Breaking News
More () »

Heat safety: Tips for keeping your cool in the summer heat

Prisma Health officials share tips to be safe during the summer heat.

ORANGEBURG, S.C. — With temperatures expected to be near 100 degrees for the rest of the week, Prisma Health emergency physician Dr. Steve Shelton is warning folks about the dangers of excessive heat.

"It's hot," said Orangeburg resident Dajon Adams. "It's been raining on and off for the past month, so it's also been very humid."

"As we see the temperatures rise, the chance of heat injuries will significantly increase," explained Dr. Steve Shelton, Prisma Health emergency physician. "There is a range of injures out there, but it starts at heat exhaustion. Those folks will notice they are sweating excessively, they might feel weak, and they might get a headache. Those are some of the signs of heat exhaustion. If that is not treated, that could lead to a heat emergency or stroke."

RELATED: How to tell the difference between heat exhaustion and heat stroke

RELATED: Yes, heat is historically the top weather-related killer in the US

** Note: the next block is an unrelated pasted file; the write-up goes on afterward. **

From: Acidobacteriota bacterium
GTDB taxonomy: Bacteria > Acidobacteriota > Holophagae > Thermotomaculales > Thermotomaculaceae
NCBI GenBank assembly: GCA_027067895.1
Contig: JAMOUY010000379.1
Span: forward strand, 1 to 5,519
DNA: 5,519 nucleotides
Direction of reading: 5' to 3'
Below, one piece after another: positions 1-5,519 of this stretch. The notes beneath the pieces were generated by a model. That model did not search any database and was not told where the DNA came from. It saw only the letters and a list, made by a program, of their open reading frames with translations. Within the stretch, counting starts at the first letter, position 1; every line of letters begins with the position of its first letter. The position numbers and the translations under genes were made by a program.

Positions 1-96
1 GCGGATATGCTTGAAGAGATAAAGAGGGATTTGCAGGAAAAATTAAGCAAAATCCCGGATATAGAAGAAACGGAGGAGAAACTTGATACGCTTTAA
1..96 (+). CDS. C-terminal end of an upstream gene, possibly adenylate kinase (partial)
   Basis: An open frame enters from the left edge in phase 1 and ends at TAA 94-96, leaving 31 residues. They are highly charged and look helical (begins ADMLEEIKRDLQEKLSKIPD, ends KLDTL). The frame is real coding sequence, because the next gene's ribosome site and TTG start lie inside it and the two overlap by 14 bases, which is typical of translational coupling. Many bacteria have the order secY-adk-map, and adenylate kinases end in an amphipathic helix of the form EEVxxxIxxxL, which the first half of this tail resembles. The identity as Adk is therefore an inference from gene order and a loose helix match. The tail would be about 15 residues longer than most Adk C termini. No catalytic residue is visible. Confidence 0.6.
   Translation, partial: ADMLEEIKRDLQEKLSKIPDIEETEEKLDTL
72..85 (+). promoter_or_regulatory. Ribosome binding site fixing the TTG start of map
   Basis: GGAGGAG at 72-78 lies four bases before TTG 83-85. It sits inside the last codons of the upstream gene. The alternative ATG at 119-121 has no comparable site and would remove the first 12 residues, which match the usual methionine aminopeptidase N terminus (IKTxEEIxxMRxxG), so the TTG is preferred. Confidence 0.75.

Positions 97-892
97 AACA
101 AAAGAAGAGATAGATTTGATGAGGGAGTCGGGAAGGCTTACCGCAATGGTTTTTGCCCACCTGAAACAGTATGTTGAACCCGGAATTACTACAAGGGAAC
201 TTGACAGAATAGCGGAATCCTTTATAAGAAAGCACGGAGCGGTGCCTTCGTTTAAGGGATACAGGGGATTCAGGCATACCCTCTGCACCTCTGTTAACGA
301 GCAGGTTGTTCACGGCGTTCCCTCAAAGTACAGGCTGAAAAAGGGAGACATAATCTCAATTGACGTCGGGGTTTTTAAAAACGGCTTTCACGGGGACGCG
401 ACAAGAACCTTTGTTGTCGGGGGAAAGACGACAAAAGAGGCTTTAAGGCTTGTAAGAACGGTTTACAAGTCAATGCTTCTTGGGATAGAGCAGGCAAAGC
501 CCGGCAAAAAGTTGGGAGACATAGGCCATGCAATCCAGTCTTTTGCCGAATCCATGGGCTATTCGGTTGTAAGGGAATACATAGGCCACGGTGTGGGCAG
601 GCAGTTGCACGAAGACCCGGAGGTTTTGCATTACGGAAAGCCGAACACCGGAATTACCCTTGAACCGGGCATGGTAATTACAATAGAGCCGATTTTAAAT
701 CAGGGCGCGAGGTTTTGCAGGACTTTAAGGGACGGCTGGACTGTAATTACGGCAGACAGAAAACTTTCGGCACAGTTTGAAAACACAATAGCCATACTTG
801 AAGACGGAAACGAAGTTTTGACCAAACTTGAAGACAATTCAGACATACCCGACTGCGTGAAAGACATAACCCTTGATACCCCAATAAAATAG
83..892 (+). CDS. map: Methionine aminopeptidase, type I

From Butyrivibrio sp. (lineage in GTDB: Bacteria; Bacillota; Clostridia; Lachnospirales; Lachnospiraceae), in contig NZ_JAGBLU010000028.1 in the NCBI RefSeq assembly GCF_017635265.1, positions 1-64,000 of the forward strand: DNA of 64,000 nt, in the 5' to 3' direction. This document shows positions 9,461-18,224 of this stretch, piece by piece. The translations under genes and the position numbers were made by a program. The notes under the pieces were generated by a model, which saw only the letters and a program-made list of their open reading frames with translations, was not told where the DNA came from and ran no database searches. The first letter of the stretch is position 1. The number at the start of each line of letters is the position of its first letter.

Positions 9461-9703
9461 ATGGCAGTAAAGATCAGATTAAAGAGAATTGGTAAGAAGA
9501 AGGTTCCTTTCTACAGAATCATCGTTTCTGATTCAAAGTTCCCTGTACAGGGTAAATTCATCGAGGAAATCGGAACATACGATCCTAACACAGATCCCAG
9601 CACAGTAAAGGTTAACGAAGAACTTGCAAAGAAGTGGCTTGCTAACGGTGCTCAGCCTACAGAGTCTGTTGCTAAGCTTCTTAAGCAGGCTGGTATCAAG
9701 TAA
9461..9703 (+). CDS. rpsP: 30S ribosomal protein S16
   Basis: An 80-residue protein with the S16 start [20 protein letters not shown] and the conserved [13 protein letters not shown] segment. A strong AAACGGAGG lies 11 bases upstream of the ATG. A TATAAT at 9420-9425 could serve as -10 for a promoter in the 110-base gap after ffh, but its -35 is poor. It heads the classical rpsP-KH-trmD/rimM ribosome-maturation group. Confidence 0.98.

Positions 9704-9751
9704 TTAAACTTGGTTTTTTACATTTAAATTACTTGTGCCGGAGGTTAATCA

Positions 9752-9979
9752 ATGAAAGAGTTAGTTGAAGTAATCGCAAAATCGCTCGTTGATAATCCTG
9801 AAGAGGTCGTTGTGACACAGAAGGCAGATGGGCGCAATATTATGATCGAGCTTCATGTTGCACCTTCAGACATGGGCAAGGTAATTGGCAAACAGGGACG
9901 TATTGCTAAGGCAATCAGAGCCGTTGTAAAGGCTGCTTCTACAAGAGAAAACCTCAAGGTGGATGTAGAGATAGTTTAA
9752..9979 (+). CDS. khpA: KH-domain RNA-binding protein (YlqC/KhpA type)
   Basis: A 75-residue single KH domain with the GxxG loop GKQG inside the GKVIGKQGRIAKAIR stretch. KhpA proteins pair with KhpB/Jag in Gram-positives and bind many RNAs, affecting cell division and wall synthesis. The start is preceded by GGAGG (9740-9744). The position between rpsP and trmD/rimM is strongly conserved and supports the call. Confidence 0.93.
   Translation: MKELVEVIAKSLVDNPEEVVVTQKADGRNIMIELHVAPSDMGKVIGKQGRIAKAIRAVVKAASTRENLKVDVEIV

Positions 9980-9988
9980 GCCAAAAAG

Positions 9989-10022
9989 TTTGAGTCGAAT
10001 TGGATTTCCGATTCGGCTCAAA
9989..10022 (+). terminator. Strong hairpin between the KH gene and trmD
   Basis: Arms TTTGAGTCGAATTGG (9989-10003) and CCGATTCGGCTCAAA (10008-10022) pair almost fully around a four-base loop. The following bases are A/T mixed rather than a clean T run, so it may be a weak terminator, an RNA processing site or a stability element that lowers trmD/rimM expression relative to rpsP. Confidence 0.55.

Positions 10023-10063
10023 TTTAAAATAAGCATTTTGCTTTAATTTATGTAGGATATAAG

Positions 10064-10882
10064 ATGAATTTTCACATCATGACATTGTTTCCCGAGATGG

Data from the National Weather Service shows heat has been the leading cause of death among weather-related fatalities over the past 30 years. 

Orangeburg residents say they will be looking for ways to stay cool during the heels of summer.

"I'm trying to say cool by staying the house with the a/c on and stay hydrated," said Adams.

"If my family can't be outside because it's too hot, then we will find activities to do inside the house," said Maurice Kitt, Orangeburg resident.

RELATED: Tips for dealing with the South Carolina heat

Credit: Devin Johnson

RELATED: Hottest temperatures of the year expected

Here are some tips if you have to be outside.

  • Find a shady area to rest regularly
  • Stay hydrated 
  • Wear light clothing
  • And wear sunscreen

RELATED: Prisma Health’s tips to help prevent heat-related illnesses this summer

"Going somewhere where there is water may cool you off," explained Dr. Shelton. "If you're at a place that doesn't have air conditioning, a cool bath or shower could also help to keep your body temperatures regulated. Folks who have homes without air conditioning, fans work well until the temperatures get into the upper 90's then they are not as effective in keeping you cool."

The City of Orangeburg says they plan to keep the spray park open for folks to cool down.

RELATED: Local Forecast

RELATED: Protect their paws! Hot weather can lead to burns for pets' feet and cause other issues

Paid Advertisement

Before You Leave, Check This Out